Maybe You Shouldn’t “Join My Team”: An Honest Mom’s Guide to MLMs

If you’re a mom … or a living, breathing human with a social media account … you probably know someone who has found an amazing, life-changing product that you need to buy, like, now.

That’s cool. I always need more buttery soft leggings, epic mascara, essential oils to cure all of my ailments, smudge-proof lipstick, miracle eye cream, blingin’ jewelry, indestructible manicures, or whatever it might be. And as long as you aren’t blasting my face all day with obnoxious ads and cheesy sales pitches, I’m happy to support you #bossbabes when I can.

But then the follow-up ask comes… Do you want to join my team?

Sometimes the answer is easy: No.

Practice saying it with me so you’re ready when the time comes. 

No. No, thank you. Good luck with your venture, but not at this time. Nope. No way. Lol, no.

Easy.

But then… sometimes… you find a product you DO really love and a company that sounds pretty rockin’, a team leader you’d like to learn from, a discount you just can’t pass up, and the opportunity to bring in a little side money.

That’s when the answer may not be so easy. That’s when it’s time to take a deep breath, step away from the life-changing OMG this is amazing product, and do a little thinking.

I’ve worked in direct sales for a several years now, and I’ve seen a lot of pros and cons to the business structure. I am proud of the business I’m able to run because of these MLM companies… but I also know that (despite what you may hear from your local #goaldigger), it’s not necessarily the right move for everyone, so I’m here to tell it to you straight if you’re considering jumping on the direct sales train.


So before we get too far, let’s start with a little background.

What is an MLM? Known as multi-level marketing, network marketing, direct sales, whatever you want to call it… this business model relies on individuals acting as the “middle man” between the company and the customer. Reps (or consultants, guides, distributors, etc.) market to their network, complete sales, provide customer service, and help the company expand by recruiting others to do the same. In turn, they share in the profits of sales and commission from their recruits’ sales.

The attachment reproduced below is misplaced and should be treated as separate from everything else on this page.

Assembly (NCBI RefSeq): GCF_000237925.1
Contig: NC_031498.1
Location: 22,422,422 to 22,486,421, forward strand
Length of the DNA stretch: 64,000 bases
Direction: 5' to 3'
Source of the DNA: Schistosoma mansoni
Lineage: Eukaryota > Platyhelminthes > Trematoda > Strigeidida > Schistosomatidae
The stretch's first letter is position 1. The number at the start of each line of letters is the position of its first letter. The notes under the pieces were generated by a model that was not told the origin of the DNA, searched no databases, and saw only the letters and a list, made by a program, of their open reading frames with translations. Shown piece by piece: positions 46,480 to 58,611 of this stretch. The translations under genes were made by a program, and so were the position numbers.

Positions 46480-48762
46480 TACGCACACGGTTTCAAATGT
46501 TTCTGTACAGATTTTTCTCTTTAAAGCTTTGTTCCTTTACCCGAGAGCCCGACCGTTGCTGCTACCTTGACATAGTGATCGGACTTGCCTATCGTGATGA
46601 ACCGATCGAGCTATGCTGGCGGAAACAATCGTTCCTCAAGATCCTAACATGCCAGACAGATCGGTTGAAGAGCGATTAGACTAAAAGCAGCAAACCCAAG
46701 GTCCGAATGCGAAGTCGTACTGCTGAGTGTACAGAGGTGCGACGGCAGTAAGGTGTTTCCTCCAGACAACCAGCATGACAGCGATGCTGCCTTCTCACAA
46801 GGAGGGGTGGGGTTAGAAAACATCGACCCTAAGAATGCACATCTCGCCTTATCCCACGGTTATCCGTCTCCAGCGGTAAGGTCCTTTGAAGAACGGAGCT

So is this a pyramid scheme? Honestly, that can get a little fuzzy. The bottom line answer is “not really.”

Most MLMs offer some tangible product and encourage their consultants to build a business around selling this item at a profit. They can also earn income from recruiting and training new members, but this acts as a bonus rather than the sole purpose of the organization.

“Pyramid schemes,” on the other hand, technically have more to do with building a team of individuals who will invest in the company with no real end product or service to provide. Income is not made through true sales–only recruitment. These are illegal in the USA, and while some MLM companies have undergone government regulation and legal battles to defend their legitimacy, most of the companies you see scrolling through your FB feed are offering a real product or service and are therefore in the clear.

If you’re concerned a “business opportunity” may be a scam, however, look for these red flags from The Balance:

  • No or low-quality product or service
  • Outrageous and unfounded product claims
  • High-pressure sales tactics
  • Pressure to “buy in” and invest heavily in stock or merchandise
  • Poor company communication
  • Expensive on-going training or other required business items 
  • Deceptive advertising practices
  • Cryptic “job interview”
  • Leaves you with an unsettled feelng

Is this a new fad? Not at all. While social media has given us easy access to an audience and made network marketing (sometimes painfully) prevalent, MLMs have been a thing for moms across the USA since the ’50s brought us Tupperware parties.

And you know what?

It was actually a pretty revolutionary move in women’s rights.

Ladies running businesses and earning their own side income, channeling the buying power of other women, equipping new recruits to do the same… all in a time when societal expectations left women without a lot of business options. Definitely an awesome #girlpower concept at the very least. Check out this PBS documentary on the Tupperware revolution to dig a little deeper into their original #girlboss movement.


And that brings us to the big question: Is joining a direct sales company right for you?

Full-time income with part-time hours? Work from home and cuddle your babies all day? Easy money to relieve your family’s financial burdens? 

Sounds like a sweet deal! Sign me up!!

Well, not surprisingly, it may not be as simple as all that.

The statistical truth is that if you are joining an MLM to build your family fortune, your odds aren’t good.

According to a study published by the Federal Trade Commission, 99% of women who enter direct sales lose money. In fact, the report uses some pretty harsh language:

Failure and loss rates for MLMs are not comparable with legitimate small businesses, which have been found to be profitable for 39% over the lifetime of the business; whereas less than 1% of MLM participants profit. MLM makes even gambling look like a safe bet in comparison.

Eek. And that’s not to mention the time and emotional energy spent, and the “crushing debt and psychological toll” that a truly unsuccessful MLM experience can cause.

Let’s take a moment to pause here and reflect.

I think it is important that we who are involved in direct sales are absolutely transparent about the above realities.

Maybe you are working your #hustle and #takingittothebank #becauseofinsertcompanyhere … but even so, the truth is more like #resultsnottypical, and we are doing a disservice to other women who are honestly seeking a source of income for their families if we are not upfront about that.

So let’s just agree that if you are in the “desperately need cash now” or “hoping to make millions by tomorrow” camp, the answer to our big “should I join?” question is a pretty resounding “no.”